Reclaiming Nationalism through reciting Preamble


November 26m 2021 is 72nd Constitution Day
(Professor Madabhushi Sridhar)
The Preamble of Indian Constitution has assumed great importance and relevance recently due to the unconstitutional measures of the governments, and people started reciting it as symbol of protest. Since 2020, the public readings of the Preamble besides becoming popular as a form of protest and a reminder to the government to adhere to the principles enshrined in the Constitution. Scores of protests and programmes to resist the CAA have been marked by protesters holding up copies of the Constitution and public readings of the Preamble. That way the Preamble has transformed from text to socially dynamic statement.
The objective behind reading the preamble was to “instill confidence among crores of people across India that our Constitution says the country is secular and a democratic republic”. “The CAA when combined with NRC (National Register of Citizens) becomes a lethal combination as the amendment to it excludes one particular community. It is discriminatory and arbitrary to do so. The Constitution did not allow anyone, including the government, to divide or distinguish its citizens on the basis of religions and hence what is being done is wrong. The new law, which grants Indian citizenship to Hindus, Christians, Sikhs, Buddhists, Parsis and Jain refugees from Pakistan, Afghanistan and Bangladesh who entered India on or before December 31, 2014.

Reclaiming the nationalism
When the agitators who opposed the Citizenship Act Amendments CAA, by reciting the Preamble, the Government slapped various criminal charges including sedition, arrested several protestors and strongly opposed their bail petitions. In that context, Noble winning Musician T M Krishna says: “The most stunning moments in the protests for me was that every day young people were collecting in public places and reading the Preamble and they were reading it in so many languages—in Tamil, Malayalam, Hindi, Urdu, you name it.” “For the first time, I saw the Preamble coming out of a textbook and being embodied in an act of questioning.
It is in fact just a piece of paper with words, but they became an act that gave meaning to the protests. The people are reclaiming the relevance of those words. They are reading Preamble with national anthem. Krishna further says: “When you hear the Preamble back to back with the national anthem, then you read the anthem differently. You realize that our culture and our Constitution embody the same values—of a universality of humanity and empathy for each other. There is nothing here to thump one’s chest about. Nothing aggressive about who we are, just inclusive in a gently assertive way”. Thus, the Preamble itself becomes a social movement. This proved that the ideas can travel from a book into the minds of people, shaping their attitudes and behavior; they can flow into streets and schools and become a social movement. There were demonstrations throughout the nation seeking repeal of CAA and also the withdrawal of three antifarmer laws.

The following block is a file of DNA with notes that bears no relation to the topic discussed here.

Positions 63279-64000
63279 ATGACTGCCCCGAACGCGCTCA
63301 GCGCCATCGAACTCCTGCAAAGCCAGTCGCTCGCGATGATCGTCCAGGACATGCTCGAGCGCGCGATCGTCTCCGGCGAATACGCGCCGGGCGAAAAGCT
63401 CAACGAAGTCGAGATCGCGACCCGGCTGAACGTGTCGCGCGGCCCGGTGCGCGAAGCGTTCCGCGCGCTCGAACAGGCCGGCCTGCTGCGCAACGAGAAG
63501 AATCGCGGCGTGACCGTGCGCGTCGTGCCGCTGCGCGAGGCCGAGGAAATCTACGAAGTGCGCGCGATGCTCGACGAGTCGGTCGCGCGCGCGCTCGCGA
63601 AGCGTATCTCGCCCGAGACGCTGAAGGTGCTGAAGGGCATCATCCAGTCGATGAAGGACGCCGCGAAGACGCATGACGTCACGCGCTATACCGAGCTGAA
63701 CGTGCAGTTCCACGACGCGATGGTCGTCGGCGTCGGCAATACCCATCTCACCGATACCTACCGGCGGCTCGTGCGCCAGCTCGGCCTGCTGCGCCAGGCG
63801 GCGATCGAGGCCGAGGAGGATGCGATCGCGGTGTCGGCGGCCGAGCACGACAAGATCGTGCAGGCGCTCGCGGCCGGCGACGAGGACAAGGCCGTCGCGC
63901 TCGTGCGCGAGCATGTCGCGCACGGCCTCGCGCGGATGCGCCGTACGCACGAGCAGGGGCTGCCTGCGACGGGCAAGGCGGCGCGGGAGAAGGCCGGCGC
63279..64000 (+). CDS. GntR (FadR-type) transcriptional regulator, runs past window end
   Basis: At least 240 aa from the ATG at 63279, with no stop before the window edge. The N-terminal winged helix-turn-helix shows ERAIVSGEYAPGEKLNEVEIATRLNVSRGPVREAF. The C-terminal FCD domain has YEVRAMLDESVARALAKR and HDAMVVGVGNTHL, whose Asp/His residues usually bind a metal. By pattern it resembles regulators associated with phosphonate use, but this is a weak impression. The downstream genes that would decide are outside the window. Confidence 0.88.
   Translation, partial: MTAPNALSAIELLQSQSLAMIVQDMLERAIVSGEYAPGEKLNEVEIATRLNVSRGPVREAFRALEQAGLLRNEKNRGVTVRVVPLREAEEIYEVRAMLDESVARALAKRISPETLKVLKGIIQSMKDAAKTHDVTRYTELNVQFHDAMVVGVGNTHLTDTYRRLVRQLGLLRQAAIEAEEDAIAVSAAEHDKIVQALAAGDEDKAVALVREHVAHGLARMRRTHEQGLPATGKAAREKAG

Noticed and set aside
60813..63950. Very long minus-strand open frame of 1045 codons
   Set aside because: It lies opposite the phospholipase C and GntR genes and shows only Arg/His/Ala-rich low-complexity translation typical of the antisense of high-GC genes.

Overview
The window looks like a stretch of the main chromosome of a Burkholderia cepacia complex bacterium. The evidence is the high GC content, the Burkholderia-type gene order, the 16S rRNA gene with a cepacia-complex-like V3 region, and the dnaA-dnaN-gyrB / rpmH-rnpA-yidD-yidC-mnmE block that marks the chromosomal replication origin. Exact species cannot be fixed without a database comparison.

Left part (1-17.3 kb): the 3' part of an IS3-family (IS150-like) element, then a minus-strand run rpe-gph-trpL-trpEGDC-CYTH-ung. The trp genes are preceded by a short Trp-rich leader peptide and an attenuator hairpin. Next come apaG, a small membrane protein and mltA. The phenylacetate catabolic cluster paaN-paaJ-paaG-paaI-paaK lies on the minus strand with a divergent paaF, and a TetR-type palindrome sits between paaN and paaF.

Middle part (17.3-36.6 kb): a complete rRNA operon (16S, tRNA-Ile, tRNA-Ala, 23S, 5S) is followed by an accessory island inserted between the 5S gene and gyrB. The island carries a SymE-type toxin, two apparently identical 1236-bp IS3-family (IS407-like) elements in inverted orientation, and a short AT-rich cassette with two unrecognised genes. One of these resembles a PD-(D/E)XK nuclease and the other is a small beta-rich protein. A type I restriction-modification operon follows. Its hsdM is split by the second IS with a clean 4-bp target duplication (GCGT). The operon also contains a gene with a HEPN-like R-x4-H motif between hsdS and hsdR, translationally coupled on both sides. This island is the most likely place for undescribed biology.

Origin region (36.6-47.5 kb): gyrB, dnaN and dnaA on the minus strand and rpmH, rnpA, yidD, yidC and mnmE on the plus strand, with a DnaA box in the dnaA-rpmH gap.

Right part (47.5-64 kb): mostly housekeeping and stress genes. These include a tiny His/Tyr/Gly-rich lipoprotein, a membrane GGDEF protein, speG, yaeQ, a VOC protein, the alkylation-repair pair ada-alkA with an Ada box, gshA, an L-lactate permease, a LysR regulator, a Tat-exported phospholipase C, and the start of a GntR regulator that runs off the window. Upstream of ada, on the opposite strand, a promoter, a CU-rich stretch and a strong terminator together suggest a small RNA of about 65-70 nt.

Preamble recitation is a social movement rediscovering for society the democratic values. The youth, lawyers, and politicians are recognized that the Preamble’s message is more relevant than ever before. It became an iconic feature of anti-CAA demonstrations across the country. Throughout the gathering, national flags flew high.
Students have read out the Preamble, especially after the crackdowns on protests in educational institutes including Delhi’s Jamia Millia Islamia, Aligarh Muslim University, Lucknow’s Darul Uloom Nadwatul Ulama, Darul Uloom Deoband, and Hyderabad’s Osmania University and the Maulana Azad National Urdu University. Burqa-wearing students have broken stereotypes and turned out in streets to defend constitutional values.

The Preamble was inscribed into the walls of the dargah of the Sufi mystic Shah Makhdoom Fakih Ali at Mahim in Mumbai. A senior advocate Elizabeth Seshadri, part of a rally of Madras High Court lawyers and law students in January, said: “As lawyers, we fight every day in court on the basis of the Constitution. And when this Constitution, the very fundamentals [sic] of our society, is threatened, we can no longer stay quiet.”
An impromptu gathering of advocates on the Supreme Court lawns on January 7, 2020 saw them read out the Preamble in defence of our constitutional values. On January 20, lawyers at a protest at the Bombay High Court read out the Preamble to underline its message of equality irrespective of religion. At the Delhi High Court, lawyers recited the Preamble on 25 January, the eve of Republic Day.

The people are recalling that the Preamble highlights our fundamental values as citizens, as Indians – not as Hindus or Muslims or others. Its importance is being realised by different sections of our society. In comprehending the constitutional meaning of citizenship, the protesters have understood that the Preamble protects the rights of citizens irrespective of their religious identity.
With this change, the Government also understood the importance of Preamble and gave directives to various departments to erect Preamble Walls in their Ministries, while several state Governments in 2020 made recitation of preamble a must in morning assemblies. However, Corona Virus has affected this program. (Author is Dean, Mahindra Law University, Hyderagad)

Prof Madabhushi Sridhar


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